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Fresh from the Festivals: October 2003’s Film Reviews

Greg Singer reviews five short films fresh from the festival circuit: Henrys Garden by Moon Seun, The Polar Bears by Pierre Coffin, Terra by Aristomenis Tsirbas, Eat Your Peas by Paul Hargrave, and Love is a Bullet in the Heart by Diego Alvarez. Includes QuickTime movie clips!

Within the world of animation, most experimentation occurs within short format productions, whether they be high-budgeted commercials, low-budgeted independent shorts or something in between. The growing number of short film festivals around the world attest to the vitality of these works, but there are few other venues for exhibition of them or even written reviews. As a result, distribution tends to be difficult and irregular. On a regular basis, Animation World Magazine will highlight some of the most interesting with short, descriptive overviews.

If you have the QuickTime plug-in, you can view a clip from each film by simply clicking the image.

This Month:

Henrys Garden (2002), 8 min., directed by Moon Seun, USA. Info: Kevin Geiger, Simplistic Pictures, 2340 Overland Ave., Los Angeles, CA 90064. Tel.: 310-234-1176. Email: kevin@simplisticpictures.com. Web: www.simplisticpictures.com.

The Polar Bears (2003), 16 min., directed by Pierre Coffin, France. Email: info@passion-pictures.com. Web: www.passion-pictures.com.

Terra (2003), 7 min., directed by Aristomenis Tsirbas, USA. Info: Dane Smith, MeniThings, 7408 Lexington St., West Hollywood, CA 90046. Tel.: 323-969-8039. Email: dane@menithings.com.

Eat Your Peas (2003), 2 min., directed by Paul Hargrave, USA. Email: phargrave@att.net. Web: www.255zerozero.com.

Love is a Bullet in the Heart (2002), 3 min., directed by Diego Alvarez, Columbia. Tel./Fax: (571) 410-3405. Email: lepixma@hotmail.com.

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Henrys Garden is destroyed by a tire attack. © 2002 Simplistic Pictures.

Henrys Garden

Movies are not generally described as gentle, but, if they were, Henrys Garden would be among them. Director Moon Seun and producer Kevin Geiger wanted to allow the movie some room to breathe; some time for the story to unfold and for its mood to settle in. Its unhurried motion and hopeful emotion are a rarity for audiences who are more accustomed to the frenetic, flailing action of what passes for stories these days.

Henrys Garden begins with the titular character, a gentle giant, delighting among the soft, muted colors, sunshine and breeze of his garden. Henry smells a daisy with deep appreciation. An automobile tire then wanders into the garden, and Henry considers it with the same innocent, welcoming curiosity as he does his flower. The tire doesnt seem as delicate and pretty and, though a tire by any other name, it certainly doesnt smell as sweet. Henry tosses it aside. Soon, more tires roll by, until a stampede of them plows through, knocking down fences and ruining his garden. The whole area is flattened and devastated.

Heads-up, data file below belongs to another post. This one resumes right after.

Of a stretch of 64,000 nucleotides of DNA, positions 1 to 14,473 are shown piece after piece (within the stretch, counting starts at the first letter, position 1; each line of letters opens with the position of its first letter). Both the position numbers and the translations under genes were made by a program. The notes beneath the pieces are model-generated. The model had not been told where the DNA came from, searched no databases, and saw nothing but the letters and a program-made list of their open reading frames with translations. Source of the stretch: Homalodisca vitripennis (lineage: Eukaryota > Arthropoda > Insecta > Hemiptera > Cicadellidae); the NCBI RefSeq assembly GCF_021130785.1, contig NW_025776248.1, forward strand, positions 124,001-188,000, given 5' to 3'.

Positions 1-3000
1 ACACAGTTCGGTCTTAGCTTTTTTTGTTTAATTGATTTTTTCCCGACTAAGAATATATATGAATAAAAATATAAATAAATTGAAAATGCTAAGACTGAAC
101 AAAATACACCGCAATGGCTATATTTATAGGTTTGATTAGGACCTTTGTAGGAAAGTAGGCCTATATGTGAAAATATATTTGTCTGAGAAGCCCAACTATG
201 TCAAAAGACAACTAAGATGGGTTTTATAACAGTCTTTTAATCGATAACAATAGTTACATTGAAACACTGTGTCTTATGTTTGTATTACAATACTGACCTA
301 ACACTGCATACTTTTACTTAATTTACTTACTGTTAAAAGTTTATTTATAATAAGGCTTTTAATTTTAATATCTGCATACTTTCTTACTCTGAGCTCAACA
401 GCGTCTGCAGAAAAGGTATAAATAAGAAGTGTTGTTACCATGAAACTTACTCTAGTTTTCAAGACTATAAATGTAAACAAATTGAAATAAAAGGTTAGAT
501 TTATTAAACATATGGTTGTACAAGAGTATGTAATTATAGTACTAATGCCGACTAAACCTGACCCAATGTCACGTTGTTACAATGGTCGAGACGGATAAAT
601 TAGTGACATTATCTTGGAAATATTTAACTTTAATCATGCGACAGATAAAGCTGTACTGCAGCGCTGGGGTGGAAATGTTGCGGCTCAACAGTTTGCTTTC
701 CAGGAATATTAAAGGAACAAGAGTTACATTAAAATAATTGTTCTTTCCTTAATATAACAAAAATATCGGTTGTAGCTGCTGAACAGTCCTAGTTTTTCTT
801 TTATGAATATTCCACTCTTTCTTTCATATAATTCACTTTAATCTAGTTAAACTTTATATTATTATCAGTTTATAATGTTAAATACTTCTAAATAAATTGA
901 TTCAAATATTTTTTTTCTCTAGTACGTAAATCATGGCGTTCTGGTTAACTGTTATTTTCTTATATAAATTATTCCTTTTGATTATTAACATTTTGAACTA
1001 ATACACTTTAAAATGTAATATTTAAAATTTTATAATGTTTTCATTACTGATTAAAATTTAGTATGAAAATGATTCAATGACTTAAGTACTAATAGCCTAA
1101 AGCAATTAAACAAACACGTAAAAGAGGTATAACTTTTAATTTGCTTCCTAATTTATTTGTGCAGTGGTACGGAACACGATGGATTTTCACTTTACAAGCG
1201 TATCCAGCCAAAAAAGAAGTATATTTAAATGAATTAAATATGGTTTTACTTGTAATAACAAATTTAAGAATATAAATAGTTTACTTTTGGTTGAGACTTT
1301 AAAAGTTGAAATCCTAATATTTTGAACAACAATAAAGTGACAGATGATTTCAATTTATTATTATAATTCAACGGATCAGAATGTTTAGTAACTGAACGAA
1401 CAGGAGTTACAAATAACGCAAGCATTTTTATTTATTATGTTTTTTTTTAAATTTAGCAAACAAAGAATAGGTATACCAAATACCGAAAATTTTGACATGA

As Henry realizes that his flower has died, an entire city storms around him. He dejectedly sulks through the lonely, stony cloister of high-rise buildings and alleyways. Henry picks up a passing tire with frustration, and through its central hole he sees a rainbow in the sky, a window of hope through the bleakness. As he walks toward the sunlight breaking through the clouds, he comes across a handful of daisies growing out of the pavement. Even here, beneath the sorrowful memory of once what was, amid the clumsy onslaught of overbearing city, life endures.

Henry smiles, plants a daisy on his bald head, and continues on. The movie concludes with a quotation: Nature is unforgiving; she will not agree to withdraw her flowers, her music, her scents or her rays of light before the abominations of man. Victor Hugo.

In crafting a performance for Henry, a language of posture and movement that was empathetic, the animation was appropriately understated. According to its creators, the aesthetic aim of the movie was not realism or caricature, but rather a stylized naturalism. The look-and-feel of Henrys Garden was inspired by black-and-white films such as Metropolis and Frankenstein, along with the illustrations of artists such as Lisbeth Zwerger.

Henrys Garden was created using Alias Maya, Adobe Photoshop and Premiere, Fractal Design Painter and Right Hemisphere Deep Paint 3D. The short film has been making the rounds on the festival circuit, having already played at venues in Ireland, Spain, Portugal, Denmark, Italy, Germany, Korea, Australia and the United States. Included among its honors are the Best Animation Award at the Great Lakes Film Festival (2002), Beecher Digital Art Competition (2003) and San Diego Asian Film Festival (2003); as well as the Spirit of Moondance Award at the Moondance Film Festival (2003).